“Coming from a clinical background, I feel, has given me a big advantage in understanding the relevance and problems with research. I regularly take part in meetings with groups of academics as part of the DPP evaluation project and, despite being inexperienced in academic terms, my input is valued because of my real world clinical experience. From a clinical perspective, engagement with research has made me question the validity of many of the practices/treatments that we take for granted and think more deeply about why we do what we do.”
- Dr Patrick Burch
Patrick co-authored a recent publication ‘Regional variation and predictors of over-registration in English primary care in 2014: a spatial analysis’ with colleagues Tim Doran and Evan Kontopantelis which prompted a blog ‘Working at the sharp end of an NHS initiative: Making sense of GP and nurse views on the NHS Diabetes Prevention Programme, for the NHS DPP website.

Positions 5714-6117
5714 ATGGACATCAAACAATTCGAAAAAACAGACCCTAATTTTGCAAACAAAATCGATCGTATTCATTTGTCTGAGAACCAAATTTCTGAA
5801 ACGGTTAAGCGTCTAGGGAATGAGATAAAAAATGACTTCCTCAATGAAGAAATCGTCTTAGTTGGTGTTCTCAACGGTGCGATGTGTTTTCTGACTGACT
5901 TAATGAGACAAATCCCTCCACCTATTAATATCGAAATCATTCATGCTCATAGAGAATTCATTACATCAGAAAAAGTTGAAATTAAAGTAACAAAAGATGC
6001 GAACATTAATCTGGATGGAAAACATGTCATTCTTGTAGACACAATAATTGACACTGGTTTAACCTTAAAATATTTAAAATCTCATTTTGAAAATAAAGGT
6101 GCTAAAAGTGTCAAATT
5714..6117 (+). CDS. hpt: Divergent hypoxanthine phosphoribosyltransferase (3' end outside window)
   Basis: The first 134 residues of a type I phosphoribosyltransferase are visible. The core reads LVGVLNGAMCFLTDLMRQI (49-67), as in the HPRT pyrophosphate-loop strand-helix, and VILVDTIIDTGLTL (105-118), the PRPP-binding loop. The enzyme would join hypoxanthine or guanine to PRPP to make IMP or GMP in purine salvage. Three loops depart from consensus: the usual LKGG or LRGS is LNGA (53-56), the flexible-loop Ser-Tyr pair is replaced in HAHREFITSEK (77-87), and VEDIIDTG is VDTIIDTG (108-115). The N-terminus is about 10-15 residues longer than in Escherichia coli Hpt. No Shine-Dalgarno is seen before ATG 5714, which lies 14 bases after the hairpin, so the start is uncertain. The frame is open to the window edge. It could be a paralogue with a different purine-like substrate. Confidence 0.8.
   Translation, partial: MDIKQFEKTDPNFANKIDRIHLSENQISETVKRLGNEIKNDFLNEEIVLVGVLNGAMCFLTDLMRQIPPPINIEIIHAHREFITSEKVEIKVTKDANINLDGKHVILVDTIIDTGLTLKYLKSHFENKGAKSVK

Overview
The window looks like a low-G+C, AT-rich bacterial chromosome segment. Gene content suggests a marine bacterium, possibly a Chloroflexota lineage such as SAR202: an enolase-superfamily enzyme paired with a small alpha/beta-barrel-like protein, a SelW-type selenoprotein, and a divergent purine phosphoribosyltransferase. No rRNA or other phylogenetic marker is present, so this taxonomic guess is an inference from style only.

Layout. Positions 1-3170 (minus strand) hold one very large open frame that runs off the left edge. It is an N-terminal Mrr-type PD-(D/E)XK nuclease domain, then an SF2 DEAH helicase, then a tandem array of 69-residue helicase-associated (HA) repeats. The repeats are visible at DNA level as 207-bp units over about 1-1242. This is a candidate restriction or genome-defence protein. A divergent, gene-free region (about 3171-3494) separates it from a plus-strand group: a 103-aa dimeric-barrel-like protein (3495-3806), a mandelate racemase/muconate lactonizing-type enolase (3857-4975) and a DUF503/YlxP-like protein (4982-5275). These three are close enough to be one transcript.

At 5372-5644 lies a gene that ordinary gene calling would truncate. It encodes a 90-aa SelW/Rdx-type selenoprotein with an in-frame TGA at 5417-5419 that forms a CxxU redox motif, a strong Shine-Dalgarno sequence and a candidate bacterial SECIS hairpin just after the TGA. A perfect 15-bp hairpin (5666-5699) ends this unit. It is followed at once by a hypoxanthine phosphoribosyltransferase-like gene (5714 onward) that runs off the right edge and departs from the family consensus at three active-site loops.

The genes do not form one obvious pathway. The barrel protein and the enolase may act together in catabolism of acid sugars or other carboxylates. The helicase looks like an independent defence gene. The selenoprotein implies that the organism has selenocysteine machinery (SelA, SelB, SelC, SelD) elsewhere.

Patrick has been a GP since 2012 and had done solely clinical work before becoming interested in research again in 2016. “I approached Manchester University in December 2016, keen to get involved in some research. I am interested in many different aspects of healthcare and research and did not have a fixed idea of what I wanted to do. I discussed my position with Professor Kath Checkland and other academics and, through the NIHR School for Primary Care Research, they were able to offer me seedcorn funding in February 2017. This funding enabled me to experience life in an academic primary care department, take part in a research project looking into aspects of GP funding and develop an application for an In-Practice Fellowship.”